It’s 2012, already! Why are we still relying on pictures of typographical symbols? Let’s do it with the power of CSS!

Let’s start with some simple HTML. Before we can style anything, we need to create our blockquote. While we’re at it, a cite element is a nice, semantic way to attribute the quote to its originator.

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Bootstrap Doesn’t Have to Look Like Bootstrap

Since Twitter released their Bootstrap CSS framework, there has been some backlash among web designers. It tends to be used fresh out of the proverbial box, without any modification, an awful lot. The snide remarks about Bootstrap are largely unfounded, though. While some people may simply keep all of the defaults and use it to throw something together quickly, it is still a framework like any other. It offers an excellent array of features you might want in a CSS framework, and you can customize the look as much as you want.

I was recently looking at the new design of A Small Orange, a hosting company. Would you guess, just looking at it, that it uses Bootstrap?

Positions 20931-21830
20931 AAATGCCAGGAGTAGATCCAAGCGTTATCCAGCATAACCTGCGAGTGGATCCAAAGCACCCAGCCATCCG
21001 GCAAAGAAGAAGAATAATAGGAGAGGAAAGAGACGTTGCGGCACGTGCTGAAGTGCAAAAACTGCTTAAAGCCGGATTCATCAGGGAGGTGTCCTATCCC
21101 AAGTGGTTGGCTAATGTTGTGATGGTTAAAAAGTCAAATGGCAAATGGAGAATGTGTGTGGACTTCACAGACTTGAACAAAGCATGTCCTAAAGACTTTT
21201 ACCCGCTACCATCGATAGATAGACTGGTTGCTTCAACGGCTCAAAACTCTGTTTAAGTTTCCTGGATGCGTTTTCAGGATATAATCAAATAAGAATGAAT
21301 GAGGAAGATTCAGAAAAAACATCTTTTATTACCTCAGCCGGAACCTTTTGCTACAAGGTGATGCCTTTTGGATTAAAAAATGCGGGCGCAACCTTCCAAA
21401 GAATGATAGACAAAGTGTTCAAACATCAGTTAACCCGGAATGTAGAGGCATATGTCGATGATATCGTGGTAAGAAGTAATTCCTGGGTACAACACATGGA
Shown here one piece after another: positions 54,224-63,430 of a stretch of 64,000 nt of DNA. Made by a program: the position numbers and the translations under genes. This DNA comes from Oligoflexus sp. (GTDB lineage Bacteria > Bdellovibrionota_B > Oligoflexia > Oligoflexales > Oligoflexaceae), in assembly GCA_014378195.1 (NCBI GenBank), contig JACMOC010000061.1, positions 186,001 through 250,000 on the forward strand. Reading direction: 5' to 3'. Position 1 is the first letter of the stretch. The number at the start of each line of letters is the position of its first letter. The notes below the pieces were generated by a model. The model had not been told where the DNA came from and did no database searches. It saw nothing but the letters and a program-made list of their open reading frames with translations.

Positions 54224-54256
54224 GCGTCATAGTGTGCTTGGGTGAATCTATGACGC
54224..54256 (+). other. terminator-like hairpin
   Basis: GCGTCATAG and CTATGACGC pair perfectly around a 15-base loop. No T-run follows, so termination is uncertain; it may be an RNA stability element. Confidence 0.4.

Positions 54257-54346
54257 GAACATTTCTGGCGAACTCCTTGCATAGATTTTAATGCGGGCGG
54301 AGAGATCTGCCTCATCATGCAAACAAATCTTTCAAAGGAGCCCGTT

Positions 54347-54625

I didn’t realize at first, until I moused over an image and noticed the popover that appeared. I recognized it as a re-colored Bootstrap feature, and checked the page source to confirm it. Handy, easy to implement, and yet you could even restyle it beyond recognition if you wanted to.

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How to Flip a Page Upside-Down with CSS

For April Fool’s Day this year, I decided to do an amusing CSS trick instead of my usual fake news story. I turned the entire web site on its head, using a simple CSS3 attribute, and added a bit of JavaScript to jump down to the bottom (or top?) to complete the effect.